Web-enabled transparency and feedback anticipate the future of Democracy
An alert and informed citizenry is an essential ingredient in any free and healthy nation. But are we well informed? Do we know enough about, say, how government spends our money? Do we have sufficient public forums to learn about and discuss the actions of our leaders? The design of new government websites shows that we are on our way to additional and more effective spaces for these activities. These sites suggest that standards of government accountability are developing quickly and along with, albeit a bit behind advances in web design.
Interfaces on the web strive to be intuitive. Usability experts and graphic designers work creatively to make sites like amazon.com easy to navigate and search. Designers also toil to ensure your bank’s website never crashes and that your blog displays comments. On the whole, web design and search technology have made leaps and bounds of progress for the private sector and personal expression in the last decade.
Now the government is taking a big step to utilize these advances for the public good. As many as 20 states, spurred by legislation sponsored in 2006 by then-senator Barack Obama and Oklahoma senator Tom Coburn, have published government spending databases for public scrutiny. One shinning example is Missouri’s online Accountability Portal: its clean and thoughtful layout is simple to navigate and search. In a few seconds I found how much of the state budget for last year went to salaries, education, travel, and office equipment. In a few more clicks, I found the names of the suppliers for each of the expenditures and (some) details of their contracts.
A new federal website (recovery.gov) will go even further when it documents the spending on the economic stimulus plan currently working its way through Congress. According to the language of the plan, the website “shall provide a means for the public to give feedback on the performance of contracts awarded…” In other words, a new public space for comment on spending on a colossal scale not seen in decades is about to open. Our expectations of accountability and transparency will continue to grow. According to President Obama, the site represents an “unprecedented measure to root out waste.” When the site is actually up and working its ease of use, clarity, and richness of features may reveal the sincerity of this tall promise.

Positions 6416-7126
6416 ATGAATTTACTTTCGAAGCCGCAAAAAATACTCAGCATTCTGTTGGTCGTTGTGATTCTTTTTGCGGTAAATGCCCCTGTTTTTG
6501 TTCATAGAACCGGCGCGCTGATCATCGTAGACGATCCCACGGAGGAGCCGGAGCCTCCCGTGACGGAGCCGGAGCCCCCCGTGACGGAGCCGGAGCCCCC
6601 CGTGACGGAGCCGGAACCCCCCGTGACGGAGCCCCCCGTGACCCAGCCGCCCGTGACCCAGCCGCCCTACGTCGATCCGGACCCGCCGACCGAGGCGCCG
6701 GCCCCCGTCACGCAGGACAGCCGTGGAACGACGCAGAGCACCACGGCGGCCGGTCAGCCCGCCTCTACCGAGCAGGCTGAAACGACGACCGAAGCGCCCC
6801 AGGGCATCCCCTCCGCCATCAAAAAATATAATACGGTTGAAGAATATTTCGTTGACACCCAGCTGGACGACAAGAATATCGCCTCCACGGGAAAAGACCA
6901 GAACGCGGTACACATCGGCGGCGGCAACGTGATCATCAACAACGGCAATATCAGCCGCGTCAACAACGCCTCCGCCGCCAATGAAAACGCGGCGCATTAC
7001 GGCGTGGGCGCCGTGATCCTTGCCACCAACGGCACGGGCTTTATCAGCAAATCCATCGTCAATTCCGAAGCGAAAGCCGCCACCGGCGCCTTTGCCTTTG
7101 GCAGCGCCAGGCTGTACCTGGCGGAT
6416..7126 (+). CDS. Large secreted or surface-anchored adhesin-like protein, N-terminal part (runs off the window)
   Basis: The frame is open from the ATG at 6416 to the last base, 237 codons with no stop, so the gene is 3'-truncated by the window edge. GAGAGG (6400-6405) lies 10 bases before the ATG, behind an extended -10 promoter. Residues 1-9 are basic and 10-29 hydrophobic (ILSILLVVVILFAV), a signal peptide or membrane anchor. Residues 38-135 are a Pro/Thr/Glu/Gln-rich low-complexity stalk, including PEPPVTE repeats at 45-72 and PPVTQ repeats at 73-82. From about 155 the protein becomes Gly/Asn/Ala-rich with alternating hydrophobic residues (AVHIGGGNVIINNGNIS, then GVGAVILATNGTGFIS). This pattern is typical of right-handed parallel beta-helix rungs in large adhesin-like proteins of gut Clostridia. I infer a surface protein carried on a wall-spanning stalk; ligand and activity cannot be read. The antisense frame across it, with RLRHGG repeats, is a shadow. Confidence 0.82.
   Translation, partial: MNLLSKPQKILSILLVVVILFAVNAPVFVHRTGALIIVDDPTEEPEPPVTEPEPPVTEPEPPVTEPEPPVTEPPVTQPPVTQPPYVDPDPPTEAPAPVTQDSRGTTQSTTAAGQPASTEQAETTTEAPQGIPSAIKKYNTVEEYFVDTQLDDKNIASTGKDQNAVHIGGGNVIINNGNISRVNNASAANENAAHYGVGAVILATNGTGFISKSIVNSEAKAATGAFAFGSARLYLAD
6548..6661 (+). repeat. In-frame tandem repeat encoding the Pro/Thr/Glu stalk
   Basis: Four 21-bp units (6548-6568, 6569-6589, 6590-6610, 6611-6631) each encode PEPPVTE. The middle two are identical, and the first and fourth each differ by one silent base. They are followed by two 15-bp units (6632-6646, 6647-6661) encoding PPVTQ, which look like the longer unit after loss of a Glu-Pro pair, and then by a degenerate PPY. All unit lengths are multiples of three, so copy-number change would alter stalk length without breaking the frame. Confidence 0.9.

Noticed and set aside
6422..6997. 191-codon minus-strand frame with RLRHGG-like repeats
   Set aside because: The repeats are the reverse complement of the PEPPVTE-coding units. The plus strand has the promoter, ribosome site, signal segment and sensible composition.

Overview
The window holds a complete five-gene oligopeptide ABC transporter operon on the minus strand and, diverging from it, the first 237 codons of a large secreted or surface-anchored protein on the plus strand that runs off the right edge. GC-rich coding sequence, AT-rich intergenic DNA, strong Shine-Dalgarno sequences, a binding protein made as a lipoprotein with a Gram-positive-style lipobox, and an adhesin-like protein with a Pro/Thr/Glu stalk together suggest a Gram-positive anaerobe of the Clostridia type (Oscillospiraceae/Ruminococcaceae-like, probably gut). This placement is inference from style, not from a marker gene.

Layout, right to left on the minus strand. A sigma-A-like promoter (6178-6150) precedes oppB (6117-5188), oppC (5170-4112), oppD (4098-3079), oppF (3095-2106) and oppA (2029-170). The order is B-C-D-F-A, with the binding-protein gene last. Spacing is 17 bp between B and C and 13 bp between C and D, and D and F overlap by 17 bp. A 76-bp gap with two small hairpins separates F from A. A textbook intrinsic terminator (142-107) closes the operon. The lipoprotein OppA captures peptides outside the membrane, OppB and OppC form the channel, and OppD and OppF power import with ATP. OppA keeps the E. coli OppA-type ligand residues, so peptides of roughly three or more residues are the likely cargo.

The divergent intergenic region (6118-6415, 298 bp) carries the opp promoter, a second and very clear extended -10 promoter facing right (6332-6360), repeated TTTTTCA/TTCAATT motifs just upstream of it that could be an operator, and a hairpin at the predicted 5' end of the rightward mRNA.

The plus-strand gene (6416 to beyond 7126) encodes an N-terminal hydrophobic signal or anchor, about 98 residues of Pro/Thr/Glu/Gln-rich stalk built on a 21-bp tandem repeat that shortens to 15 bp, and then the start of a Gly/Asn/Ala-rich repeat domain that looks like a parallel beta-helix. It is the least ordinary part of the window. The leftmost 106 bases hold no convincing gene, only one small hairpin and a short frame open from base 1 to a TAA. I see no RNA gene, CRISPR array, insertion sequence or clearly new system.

A key reason why easier access is important is that watchdog groups and political parties of all sizes must typical perform a lot of time-consuming legwork to obtain the hard data on things like who is awarded government contracts. This information then becomes a foundation of reformist agendas or calls for investigation. Although most of this information is available to the public by law, it is typically an arduous task to compile it, let alone post it online and then invite comment. Finally, this is changing and will enable more of us to learn and discuss where our hard-earned money is spent.
The decisions and designs now being made may help usher in a new era of participation, debate, and progress. In the true spirit of the adaptability built into our Constitution and respect for the sovereignty of citizens, the very existence of these sites is heartening. The degree to which they are well designed may signal how bright a future we can expect.